If you have just eaten a big meal you may feel lethargic though which could reduce your ability to concentrate on your breath.
9. Are Meditation Apps Worth It?
Worth what? Worth a few bucks a month? If you compare say $10/month to the cost of a therapist or really any other form of self-help, it is probably the cheapest thing you can do for yourself except for running.
In short, yes, they are worth it.
The way I think about this is this: do you get more out of an exercise class with a coach then if you exercise on your own?
I know that if I go to an exercise class, I generally push myself harder, and more focused, and connect with people.
That is how it is for me when I use an app to meditate: I generally get more out of it: I am also more focused.
I also get a reminder that I am thinking. This happens all the time; that I find myself thinking.
10. Can I Do Meditation Before or After Exercise?
Meditation is flexible. That’s one of the biggest benefits of it. You can do it anywhere and whenever you have time.
I suggest that you try both though and see what works best for you – whether that be before or after exercise.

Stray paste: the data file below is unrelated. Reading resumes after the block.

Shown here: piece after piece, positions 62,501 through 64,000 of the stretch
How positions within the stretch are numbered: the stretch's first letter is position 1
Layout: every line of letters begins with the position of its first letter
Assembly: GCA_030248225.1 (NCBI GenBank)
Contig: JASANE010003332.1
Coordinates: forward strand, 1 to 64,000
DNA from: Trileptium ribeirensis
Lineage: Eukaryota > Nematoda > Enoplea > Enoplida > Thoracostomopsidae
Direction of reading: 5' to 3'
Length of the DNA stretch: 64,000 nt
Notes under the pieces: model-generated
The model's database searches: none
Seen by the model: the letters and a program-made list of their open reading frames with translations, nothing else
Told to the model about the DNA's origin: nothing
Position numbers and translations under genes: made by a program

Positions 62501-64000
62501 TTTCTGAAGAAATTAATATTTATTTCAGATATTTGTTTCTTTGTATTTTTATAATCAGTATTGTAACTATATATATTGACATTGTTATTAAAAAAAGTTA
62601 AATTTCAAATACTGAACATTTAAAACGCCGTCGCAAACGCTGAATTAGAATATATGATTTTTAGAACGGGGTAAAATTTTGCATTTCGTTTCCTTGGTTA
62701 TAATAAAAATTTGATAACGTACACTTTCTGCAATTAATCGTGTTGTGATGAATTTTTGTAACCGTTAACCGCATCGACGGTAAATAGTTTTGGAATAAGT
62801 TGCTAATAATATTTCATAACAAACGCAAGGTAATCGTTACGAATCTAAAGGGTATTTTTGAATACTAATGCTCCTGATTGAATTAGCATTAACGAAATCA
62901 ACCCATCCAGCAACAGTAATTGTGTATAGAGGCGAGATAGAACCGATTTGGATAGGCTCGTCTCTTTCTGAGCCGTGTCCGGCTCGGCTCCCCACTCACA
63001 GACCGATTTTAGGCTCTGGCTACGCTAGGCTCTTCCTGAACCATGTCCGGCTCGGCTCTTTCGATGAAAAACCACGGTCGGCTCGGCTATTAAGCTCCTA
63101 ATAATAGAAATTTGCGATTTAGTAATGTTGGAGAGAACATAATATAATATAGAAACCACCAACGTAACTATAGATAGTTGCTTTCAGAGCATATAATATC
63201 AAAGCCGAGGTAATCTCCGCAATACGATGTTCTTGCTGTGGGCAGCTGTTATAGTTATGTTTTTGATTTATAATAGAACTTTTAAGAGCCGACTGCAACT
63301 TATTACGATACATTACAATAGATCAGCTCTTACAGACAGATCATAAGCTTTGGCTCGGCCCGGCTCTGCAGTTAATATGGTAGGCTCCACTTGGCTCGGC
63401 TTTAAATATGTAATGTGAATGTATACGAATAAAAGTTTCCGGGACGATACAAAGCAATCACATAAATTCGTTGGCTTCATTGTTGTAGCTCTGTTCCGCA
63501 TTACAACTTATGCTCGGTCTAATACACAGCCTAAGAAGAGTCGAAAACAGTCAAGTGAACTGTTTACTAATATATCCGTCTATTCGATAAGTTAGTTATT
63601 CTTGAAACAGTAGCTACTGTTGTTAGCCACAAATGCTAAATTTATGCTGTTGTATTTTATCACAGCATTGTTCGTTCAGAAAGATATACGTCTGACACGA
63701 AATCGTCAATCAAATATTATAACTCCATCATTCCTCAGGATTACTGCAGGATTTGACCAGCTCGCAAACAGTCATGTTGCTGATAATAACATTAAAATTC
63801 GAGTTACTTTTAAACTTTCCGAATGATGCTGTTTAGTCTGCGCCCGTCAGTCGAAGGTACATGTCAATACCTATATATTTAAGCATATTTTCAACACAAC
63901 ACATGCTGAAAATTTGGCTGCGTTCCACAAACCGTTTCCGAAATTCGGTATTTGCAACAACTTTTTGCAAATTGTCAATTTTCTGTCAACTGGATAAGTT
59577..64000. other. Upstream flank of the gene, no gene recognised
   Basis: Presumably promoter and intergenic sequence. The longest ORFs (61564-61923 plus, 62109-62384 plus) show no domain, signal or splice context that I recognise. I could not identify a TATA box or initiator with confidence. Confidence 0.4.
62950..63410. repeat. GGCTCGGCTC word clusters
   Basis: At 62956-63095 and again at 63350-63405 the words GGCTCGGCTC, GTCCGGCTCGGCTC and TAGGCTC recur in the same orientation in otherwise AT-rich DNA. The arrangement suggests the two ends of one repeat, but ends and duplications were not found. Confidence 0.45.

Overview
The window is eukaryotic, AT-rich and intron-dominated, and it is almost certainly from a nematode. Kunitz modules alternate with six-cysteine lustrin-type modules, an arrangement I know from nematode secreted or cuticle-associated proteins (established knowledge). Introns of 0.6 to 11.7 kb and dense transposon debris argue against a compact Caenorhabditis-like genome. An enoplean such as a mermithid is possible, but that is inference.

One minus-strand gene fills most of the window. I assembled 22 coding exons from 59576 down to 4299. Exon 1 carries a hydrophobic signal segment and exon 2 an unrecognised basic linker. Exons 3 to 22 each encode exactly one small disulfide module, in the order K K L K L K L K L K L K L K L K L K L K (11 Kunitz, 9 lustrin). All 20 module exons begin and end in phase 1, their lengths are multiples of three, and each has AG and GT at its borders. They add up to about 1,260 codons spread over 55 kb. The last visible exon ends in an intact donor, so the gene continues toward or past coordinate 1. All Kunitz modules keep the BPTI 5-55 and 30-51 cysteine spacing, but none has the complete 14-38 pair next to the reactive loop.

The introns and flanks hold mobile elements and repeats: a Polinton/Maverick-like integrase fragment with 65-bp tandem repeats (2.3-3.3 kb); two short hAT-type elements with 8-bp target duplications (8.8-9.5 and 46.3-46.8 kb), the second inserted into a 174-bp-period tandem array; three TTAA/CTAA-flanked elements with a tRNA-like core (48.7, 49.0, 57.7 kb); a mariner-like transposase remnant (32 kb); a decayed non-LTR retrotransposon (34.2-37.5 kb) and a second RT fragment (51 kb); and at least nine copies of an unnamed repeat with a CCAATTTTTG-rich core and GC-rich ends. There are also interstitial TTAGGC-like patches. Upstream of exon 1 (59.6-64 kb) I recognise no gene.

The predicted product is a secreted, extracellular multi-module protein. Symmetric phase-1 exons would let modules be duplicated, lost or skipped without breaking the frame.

I think in general we will be more relaxed after exercise. We may find it easier to concentrate then.
11. What is the Difference Between Meditation and Yoga?
These are just two different things. If they were the same they would both be called meditation or both yoga.
Yoga at least in the modern western world, is primarily a physical practice. There is a bit of chanting. Yoga helps to clear the mind while doing it; it can leave one feeling more at peace afterwards. There is a lot of focus on the body. Because you are engaging your body the whole time.
Originally, I think yoga and meditation had more overlap.
But now meditation is a stationary practice and yoga is a form of exercise that only has its roots in the original forms of yoga.
12. Does Meditation Increase IQ?
Some research has shown that meditation increases cognitive performance.
13. Is Meditation Against Christianity?
I think this can be interpreted many ways. There are some quotes from prominent Christians that say things like “Christian meditation is a necessary step toward union with God“.
In all my years of Christian school I do not recall learning that sitting still with my eyes closed and focusing on my breath is against Christianity.
But you never know. Christians seem to be pretty arbitrary about what is allowed and what isn’t.
14. Can Anyone Do Meditation?
My personal belief is that yes, (almost) anyone can do meditation.
I think some people who have a lot of trouble sitting still may find it difficult to meditate. But that doesn’t mean they can’t try.
If someone is mentally challenged they may also find it difficult to concentrate.
15. Can you Do Meditation During Periods?
Yes. It appears that doing so could improve tolerance to the pain associated with menstruation.
16. Is Meditation Dangerous?
A recent study showed that Mindfulness-Based Stress Reduction (MBSR) did not lead to higher rates of harm relative to a control group. And in fact MBSR significantly prevented harm.